Brussels (Belgium) – The European Commission today issued a Statement of Objections (SO) which outlines the Commission’s preliminary view that Intel has infringed the EC Treaty and “abused” its dominant market position to prevent AMD from competing in the CPU market.
According to the SO, violates Article 82 of the EC Treaty, which is a cornerstone of the antitrust law of the EU. The preliminary view published today states that Intel’s actions were found to infringe against three of the four paragraphs described by the EC Treaty as monopoly abuse.
“First, Intel has provided substantial rebates to various Original Equipment Manufacturers (OEMs) conditional on them obtaining all or the great majority of their CPU requirements from Intel. Secondly, in a number of instances, Intel made payments in order to induce an OEM to either delay or cancel the launch of a product line incorporating an AMD-based CPU. Thirdly, in the context of bids against AMD-based products for strategic customers in the server segment of the market, Intel has offered CPUs on average below cost,” The SO of the EC reads.
In this context of existing EU trade law, the Commission found Intel, at least at this time, to have violated the law in the context of “directly or indirectly imposing unfair purchase or selling prices or other unfair trading conditions”, “limiting production, markets or technical development to the prejudice of consumers”, as well as “applying dissimilar conditions to equivalent transactions with other trading parties, thereby placing them at a competitive disadvantage.” As a result, Article 82 states that such violations represent an “abuse […] undertakings of a dominant position within the common market [which] shall be prohibited as incompatible with the common market insofar as it may affect trade between Member States.”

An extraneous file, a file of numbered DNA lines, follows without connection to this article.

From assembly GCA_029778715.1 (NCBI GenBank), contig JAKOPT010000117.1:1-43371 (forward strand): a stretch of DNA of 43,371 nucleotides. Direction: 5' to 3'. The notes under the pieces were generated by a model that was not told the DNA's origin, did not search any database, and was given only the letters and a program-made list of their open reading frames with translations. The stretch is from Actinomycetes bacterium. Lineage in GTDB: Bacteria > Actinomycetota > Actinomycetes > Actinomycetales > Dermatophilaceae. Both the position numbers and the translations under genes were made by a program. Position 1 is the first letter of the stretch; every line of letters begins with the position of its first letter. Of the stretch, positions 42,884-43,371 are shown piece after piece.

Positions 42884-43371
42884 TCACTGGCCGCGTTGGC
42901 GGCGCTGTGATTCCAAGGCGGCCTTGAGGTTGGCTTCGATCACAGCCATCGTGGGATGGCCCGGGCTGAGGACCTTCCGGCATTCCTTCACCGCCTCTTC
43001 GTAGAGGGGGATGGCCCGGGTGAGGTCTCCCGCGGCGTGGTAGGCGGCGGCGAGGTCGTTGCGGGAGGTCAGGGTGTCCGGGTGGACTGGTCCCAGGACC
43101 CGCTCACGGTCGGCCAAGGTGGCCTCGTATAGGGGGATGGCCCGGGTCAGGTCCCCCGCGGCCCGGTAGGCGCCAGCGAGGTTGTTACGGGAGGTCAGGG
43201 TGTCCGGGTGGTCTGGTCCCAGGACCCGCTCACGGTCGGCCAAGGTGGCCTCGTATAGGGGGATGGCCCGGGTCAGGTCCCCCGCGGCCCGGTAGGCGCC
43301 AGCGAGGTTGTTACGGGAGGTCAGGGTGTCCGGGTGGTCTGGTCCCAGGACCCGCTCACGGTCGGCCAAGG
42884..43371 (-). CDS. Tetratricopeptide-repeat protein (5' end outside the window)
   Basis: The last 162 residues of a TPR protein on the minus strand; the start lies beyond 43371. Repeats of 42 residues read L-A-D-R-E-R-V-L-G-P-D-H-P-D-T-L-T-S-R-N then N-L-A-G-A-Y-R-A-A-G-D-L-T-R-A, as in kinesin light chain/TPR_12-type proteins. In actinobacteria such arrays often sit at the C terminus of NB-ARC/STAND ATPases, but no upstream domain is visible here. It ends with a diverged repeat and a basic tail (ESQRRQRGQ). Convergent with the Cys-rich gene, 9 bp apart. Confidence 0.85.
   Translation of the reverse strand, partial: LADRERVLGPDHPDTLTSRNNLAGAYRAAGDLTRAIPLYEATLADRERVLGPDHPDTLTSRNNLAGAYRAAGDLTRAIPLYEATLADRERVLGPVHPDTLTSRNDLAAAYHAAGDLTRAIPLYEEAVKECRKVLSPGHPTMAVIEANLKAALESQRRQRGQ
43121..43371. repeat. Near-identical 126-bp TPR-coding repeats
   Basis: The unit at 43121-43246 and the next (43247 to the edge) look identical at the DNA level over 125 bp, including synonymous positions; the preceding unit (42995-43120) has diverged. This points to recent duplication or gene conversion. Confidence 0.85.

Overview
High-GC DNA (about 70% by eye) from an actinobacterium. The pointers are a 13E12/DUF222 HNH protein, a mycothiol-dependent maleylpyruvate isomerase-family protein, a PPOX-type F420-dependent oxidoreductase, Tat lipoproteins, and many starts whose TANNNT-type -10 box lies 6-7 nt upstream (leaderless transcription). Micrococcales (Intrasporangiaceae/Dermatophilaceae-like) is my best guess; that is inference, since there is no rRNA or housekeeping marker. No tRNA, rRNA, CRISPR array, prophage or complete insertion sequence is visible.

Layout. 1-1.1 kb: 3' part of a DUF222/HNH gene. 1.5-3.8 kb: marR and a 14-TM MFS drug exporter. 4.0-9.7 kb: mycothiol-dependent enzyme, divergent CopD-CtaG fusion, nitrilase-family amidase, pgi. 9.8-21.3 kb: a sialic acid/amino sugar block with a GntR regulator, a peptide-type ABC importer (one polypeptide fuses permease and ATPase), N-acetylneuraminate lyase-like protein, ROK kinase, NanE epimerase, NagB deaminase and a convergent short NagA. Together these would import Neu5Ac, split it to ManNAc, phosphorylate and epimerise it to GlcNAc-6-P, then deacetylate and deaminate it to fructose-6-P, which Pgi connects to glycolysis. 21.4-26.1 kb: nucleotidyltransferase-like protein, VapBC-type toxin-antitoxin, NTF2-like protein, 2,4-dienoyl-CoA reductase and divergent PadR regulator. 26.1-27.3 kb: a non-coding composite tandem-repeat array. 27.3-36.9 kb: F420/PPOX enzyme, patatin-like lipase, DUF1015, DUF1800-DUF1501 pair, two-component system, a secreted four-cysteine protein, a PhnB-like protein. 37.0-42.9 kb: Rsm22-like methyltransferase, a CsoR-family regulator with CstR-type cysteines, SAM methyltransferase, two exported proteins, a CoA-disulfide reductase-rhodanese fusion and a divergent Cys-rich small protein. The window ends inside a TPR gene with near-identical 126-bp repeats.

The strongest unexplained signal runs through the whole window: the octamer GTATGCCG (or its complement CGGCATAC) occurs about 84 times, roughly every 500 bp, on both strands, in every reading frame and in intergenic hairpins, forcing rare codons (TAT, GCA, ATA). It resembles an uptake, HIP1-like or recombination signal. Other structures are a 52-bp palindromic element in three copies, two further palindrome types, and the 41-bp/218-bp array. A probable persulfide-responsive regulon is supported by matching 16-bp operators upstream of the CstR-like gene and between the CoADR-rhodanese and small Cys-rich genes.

The current SO does not yet provide the foundation for charging Intel with antitrust violation, but is considered to be a “preliminary conclusion”. Intel now has 10 weeks to reply to the document, and will then have the right to be heard in an Oral Hearing. If the preliminary views expressed in the SO are confirmed, the Commission may require Intel to cease the abuse and may impose a fine. However, the “memo” provided by the EC today uses strong language and notes that the organization “considers at this stage of its analysis that the three types of [Intel’s] conduct reinforce each other and are part of a single overall anti-competitive strategy.
Update 1:53 PM EST: Intel, AMD release statements in response to the SO of the EC
As expected, AMD is in favor of the announcement: “Consumers know today that their welfare has been sacrificed in the illegal interest of preserving monopoly profits. Intel has circled the globe with a pattern of conduct, including direct payments, in order to enforce full and partial boycotts of AMD. The EU action obviously suggests that Intel has, once again, been unable to justify its illegal conduct,” said Thomas M. McCoy, AMD executive vice president legal affairs and chief administrative officer, in a prepared statement.
Intel, on the other side wrote in an email attributed to Bruce Sewell, senior vice president and general counsel: “We are confident that the microprocessor market segment is functioning normally and that Intel’s conduct has been lawful, pro-competitive, and beneficial to consumers. While we would certainly have preferred to avoid the cost and inconvenience of establishing that our competitive conduct in Europe has been lawful, the Commission’s decision to issue a Statement of Objections means that at last Intel will have the opportunity to hear and respond to the allegations made by our primary competitor.
The case is based on complaints from a direct competitor rather than customers or consumers. The Commission has an obligation to investigate those complaints. However, a Statement of Objections contains only preliminary allegations and does not itself amount to a finding that there has been a violation of European Union law. Intel will now be given the chance to respond directly to the Commission’s concerns as part of the administrative process. The evidence that this industry is fiercely competitive and working is compelling. When competitors perform and execute the market rewards them. When they falter and under-perform the market responds accordingly.”